Are young and emerging artists able to break into the traditional art world?

Looking back on the important art fairs of the summer and autumn - Basel, Frieze, FIAC -  it is hard not to be struck by the upbeat noises coming from the dealers and organisers of record sales, many in the million pound range, and high levels of activity overall. Many of these sales are of established names to a wealthy client base, sales which can overshadow much other activity in the market.

If established names capture the headlines, where then does this leave the new artists, those looking to break through and be represented on the wider stage? In striving for originality and seeking to make a name, where and how do you pitch your work?

Undoubtedly there are sales of works by younger artists but they can be drowned out amongst the headlines. Yet, to be fair, Basel had a section called “Statements” which was aimed at shows by emerging artists, and all the major fairs have had areas devoted to newer galleries and themes where lesser known names can come into the spotlight.

While it is encouraging to see Basel opening up sections to younger galleries and emerging artists, the bridge between this level of exposure and the reality many face in the market can still be a difficult one to cross.

In July I was talking to a young artist called Maurice Force, a Barbadian whose works covered island scenes (aimed I suspect at tourists to the island) moving to larger pieces depicting the human figure and faces in juxtaposition. Using oils and moving into this work for the first time, he was open about appealing to the American market and building on the positive feedback from US visitors. This exemplifies knowing your market, developing your styles of work and hoping for the one break or buyer who will be an ambassador for your work.

I have the privilege of being a trustee of SPACE – an arts charity that looks to provide affordable studio accommodation to artists both in and outside of London. Established in 1968, SPACE  runs 19 artist studio buildings across seven London boroughs and Colchester aiming to provide affordable creative workspace plus support programmes, such as exhibitions, artists residencies, bursaries and training opportunities, to enable artists to be sustainable. With 750 tenants the market may have changed since the 1960s but the demand for working areas and the chance to showcase your work remains.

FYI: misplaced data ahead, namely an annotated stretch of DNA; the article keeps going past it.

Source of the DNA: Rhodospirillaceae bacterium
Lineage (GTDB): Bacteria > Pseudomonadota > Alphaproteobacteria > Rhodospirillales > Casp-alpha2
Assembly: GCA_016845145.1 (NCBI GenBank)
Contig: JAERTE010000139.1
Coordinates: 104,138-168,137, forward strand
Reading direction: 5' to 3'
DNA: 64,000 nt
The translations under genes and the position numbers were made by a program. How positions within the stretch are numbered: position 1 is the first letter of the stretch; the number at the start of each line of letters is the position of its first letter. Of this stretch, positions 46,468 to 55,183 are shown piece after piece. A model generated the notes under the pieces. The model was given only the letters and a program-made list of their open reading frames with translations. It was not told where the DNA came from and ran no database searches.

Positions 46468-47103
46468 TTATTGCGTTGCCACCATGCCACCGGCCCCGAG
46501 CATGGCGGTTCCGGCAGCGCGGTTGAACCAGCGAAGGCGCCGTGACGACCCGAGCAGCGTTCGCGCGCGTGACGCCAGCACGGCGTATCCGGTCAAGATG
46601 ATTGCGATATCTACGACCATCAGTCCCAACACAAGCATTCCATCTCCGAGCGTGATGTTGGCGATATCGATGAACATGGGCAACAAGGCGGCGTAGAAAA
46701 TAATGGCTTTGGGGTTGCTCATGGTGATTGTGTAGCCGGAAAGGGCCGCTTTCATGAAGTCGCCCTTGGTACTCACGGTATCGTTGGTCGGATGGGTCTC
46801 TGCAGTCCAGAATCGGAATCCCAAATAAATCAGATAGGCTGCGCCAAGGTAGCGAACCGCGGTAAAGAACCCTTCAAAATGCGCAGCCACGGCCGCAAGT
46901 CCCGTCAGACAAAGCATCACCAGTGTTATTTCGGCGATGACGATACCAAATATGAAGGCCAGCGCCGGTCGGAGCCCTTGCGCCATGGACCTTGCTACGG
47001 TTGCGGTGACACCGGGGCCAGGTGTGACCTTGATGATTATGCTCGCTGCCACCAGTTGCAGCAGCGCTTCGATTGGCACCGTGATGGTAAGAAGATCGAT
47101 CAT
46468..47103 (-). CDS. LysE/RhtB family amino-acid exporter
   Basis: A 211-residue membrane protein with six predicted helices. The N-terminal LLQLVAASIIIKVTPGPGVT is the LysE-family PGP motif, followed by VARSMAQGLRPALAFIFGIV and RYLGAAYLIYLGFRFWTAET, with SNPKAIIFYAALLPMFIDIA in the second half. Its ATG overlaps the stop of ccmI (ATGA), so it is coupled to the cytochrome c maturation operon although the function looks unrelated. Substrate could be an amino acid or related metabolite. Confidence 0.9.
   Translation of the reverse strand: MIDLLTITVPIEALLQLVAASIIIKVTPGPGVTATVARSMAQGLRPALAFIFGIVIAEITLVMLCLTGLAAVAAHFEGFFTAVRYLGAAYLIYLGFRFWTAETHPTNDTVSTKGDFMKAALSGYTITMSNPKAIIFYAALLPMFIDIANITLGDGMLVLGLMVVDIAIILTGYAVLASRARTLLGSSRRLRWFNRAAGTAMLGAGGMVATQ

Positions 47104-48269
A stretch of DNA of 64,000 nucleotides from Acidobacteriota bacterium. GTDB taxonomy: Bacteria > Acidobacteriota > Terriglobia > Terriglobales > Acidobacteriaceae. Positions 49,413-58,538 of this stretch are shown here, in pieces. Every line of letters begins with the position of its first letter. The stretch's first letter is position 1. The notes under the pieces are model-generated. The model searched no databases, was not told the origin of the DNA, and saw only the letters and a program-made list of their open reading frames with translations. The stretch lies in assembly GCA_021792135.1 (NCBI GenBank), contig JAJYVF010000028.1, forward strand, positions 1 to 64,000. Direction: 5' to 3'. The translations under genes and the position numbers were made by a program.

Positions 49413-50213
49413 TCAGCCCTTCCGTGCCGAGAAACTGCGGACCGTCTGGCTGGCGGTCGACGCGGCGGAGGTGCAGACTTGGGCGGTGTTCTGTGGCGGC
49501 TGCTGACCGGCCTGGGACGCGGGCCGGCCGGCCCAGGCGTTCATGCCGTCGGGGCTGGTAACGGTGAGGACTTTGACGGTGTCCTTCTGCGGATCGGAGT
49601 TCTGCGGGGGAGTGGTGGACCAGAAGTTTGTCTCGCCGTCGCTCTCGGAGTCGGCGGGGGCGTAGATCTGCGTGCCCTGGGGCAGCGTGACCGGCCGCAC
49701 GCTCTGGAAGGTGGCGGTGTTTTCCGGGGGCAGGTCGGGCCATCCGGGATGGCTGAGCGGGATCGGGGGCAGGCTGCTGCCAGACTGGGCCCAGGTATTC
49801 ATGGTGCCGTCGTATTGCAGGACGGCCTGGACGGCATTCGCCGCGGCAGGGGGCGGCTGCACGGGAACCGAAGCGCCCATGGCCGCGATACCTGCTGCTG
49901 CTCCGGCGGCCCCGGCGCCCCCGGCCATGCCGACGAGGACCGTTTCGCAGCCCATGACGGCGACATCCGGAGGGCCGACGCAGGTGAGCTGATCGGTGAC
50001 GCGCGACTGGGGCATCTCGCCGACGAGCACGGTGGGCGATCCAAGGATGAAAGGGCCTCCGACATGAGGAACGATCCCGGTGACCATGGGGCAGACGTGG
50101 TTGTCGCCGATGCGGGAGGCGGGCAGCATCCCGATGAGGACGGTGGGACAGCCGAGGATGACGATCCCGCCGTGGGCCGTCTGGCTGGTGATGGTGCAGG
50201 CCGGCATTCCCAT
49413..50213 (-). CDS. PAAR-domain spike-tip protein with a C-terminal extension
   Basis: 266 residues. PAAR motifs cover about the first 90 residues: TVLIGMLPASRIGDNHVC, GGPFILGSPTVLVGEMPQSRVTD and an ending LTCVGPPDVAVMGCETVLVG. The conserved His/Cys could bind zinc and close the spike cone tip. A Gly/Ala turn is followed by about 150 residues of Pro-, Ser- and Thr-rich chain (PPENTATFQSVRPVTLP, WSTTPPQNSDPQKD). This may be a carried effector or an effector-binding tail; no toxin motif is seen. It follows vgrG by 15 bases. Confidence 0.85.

Here you see the effort, the creativity and the struggle. Few would aspire to showcase at Basel or Frieze and be represented by an international gallery, but without such people providing the lifeblood and impetus to the art world it would be a sterile and closed world indeed.

This week sees the opening of Miami Basel, a slightly different dynamic but with a substantial representation by European galleries and others from around the world. I will be ‘taking the temperature’ of the art market and the overall sales scene at the fair, looking at the exposure given to the less established end of the market, which may prove a better platform for up and coming artists.

For more information on how we support the burgeoning art world, get in touch with Philip Clark.

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